Grace Protestant Reformed Church

Inner Loving of God and Our Neighbor

Date: AM
Text: Romans 7; Lord's Day 44
Psalters: 416, 391, 215, 60
Series: Heidelberg Catechism (2015-16)
  1. The concept.
    1. To "covet" is to judge something to be desirable; then it is to long for it in order to possess it.
    2. To covet is not per se sinful, for it is a natural activity of man as a dependent creature.
    3. After the fall into sin, coveting, like everything else, could be sinful, which it now usually is.
      1. It is wrong when my coveting is immoderate (whenever we lose contentment) - called a "lust."
      2. And coveting is wrong when the good thing I desire belongs to my neighbor.
  2. God justly condemns such desires as sins (while the state cannot punish one for them).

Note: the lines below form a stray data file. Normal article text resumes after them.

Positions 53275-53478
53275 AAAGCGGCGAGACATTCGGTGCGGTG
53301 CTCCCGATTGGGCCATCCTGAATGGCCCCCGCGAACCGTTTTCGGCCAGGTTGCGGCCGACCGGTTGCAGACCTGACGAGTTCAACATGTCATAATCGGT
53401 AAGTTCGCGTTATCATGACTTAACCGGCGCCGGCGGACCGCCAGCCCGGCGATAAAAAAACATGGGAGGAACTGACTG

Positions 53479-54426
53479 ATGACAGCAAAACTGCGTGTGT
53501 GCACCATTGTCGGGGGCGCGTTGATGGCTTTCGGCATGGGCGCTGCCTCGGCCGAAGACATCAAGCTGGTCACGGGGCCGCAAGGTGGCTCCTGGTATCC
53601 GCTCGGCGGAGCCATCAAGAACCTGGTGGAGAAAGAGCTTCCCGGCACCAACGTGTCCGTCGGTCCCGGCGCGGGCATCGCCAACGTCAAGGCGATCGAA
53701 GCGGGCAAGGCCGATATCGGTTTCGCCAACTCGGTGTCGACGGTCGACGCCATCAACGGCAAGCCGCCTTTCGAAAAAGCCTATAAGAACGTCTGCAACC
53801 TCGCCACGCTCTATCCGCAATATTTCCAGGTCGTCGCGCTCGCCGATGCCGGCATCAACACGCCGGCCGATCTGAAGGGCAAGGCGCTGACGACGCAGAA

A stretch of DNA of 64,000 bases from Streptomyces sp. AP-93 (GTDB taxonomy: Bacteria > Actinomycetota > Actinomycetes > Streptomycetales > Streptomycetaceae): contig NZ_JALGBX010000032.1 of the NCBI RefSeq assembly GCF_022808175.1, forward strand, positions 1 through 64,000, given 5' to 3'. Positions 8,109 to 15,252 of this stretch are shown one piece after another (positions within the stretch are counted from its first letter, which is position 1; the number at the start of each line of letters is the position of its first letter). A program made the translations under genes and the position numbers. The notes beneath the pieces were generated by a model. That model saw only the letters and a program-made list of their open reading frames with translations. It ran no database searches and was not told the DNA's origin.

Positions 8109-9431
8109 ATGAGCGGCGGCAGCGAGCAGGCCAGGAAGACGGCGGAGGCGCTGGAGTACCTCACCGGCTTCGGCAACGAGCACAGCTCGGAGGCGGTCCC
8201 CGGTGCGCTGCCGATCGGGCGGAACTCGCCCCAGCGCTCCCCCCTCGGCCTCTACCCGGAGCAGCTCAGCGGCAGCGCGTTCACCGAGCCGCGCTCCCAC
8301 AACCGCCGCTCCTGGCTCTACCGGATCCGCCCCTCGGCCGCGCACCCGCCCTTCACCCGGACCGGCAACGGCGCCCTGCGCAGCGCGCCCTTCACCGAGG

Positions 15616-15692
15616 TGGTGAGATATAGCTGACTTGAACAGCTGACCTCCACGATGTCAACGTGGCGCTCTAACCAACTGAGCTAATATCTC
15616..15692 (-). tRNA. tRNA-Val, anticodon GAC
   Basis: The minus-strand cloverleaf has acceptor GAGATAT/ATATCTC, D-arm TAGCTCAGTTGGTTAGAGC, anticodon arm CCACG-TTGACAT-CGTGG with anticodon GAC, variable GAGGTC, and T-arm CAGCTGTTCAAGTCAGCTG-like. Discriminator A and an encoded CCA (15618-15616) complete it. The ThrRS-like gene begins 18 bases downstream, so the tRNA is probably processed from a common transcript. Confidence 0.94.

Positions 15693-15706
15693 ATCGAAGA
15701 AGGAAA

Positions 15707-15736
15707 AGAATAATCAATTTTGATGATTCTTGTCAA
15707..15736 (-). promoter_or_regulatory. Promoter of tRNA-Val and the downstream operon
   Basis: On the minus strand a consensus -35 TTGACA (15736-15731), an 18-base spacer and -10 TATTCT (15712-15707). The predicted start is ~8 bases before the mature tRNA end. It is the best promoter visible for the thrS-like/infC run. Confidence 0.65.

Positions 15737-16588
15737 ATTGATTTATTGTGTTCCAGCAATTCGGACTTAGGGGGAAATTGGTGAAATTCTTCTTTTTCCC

1. The seriousness of this sin is seen in the warnings Scripture gives concerning covetousness.
    2. Further, Scripture shows this sin to be deeply offensive to God.
      1. God hates covetousness because it is worshiping earthly things rather than Him. Therefore “idolatry” (Eph. 5:5; Col. 3:5).
      2. Covetousness can take over the heart of a believer for a while.
      3. Covetousness destroys relationships with jealousy, so we cannot love our neighbor.
    3. Thus God condemns sin as it begins deep within us: a spark of desire within us begins a huge fire.
  3. God calls us to fight against this sin and to put on the positive virtues of godly contentment with God’s way.
    1. Confess our sins of coveting, and admit constantly the covetousness of our natures.
    2. God forgives us in Jesus of all of our coveting and He gives us the freedom from having to covet.
    3. Consider Israel in the wilderness as a warning against covetousness (I Cor. 10:6).
    4. Rejoice at your neighbor’s prosperity and good, seeing God as the Giver (instead of selfishly bitterness).
    5. Some antidotes against this sin.